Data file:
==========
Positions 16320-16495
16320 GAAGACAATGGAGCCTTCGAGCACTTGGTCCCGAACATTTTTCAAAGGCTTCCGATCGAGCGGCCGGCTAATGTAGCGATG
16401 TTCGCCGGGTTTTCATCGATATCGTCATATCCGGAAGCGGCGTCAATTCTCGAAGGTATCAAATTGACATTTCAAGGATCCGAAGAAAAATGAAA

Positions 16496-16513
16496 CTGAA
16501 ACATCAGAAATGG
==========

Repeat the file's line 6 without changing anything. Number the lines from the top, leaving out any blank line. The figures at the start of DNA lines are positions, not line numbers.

16501 ACATCAGAAATGG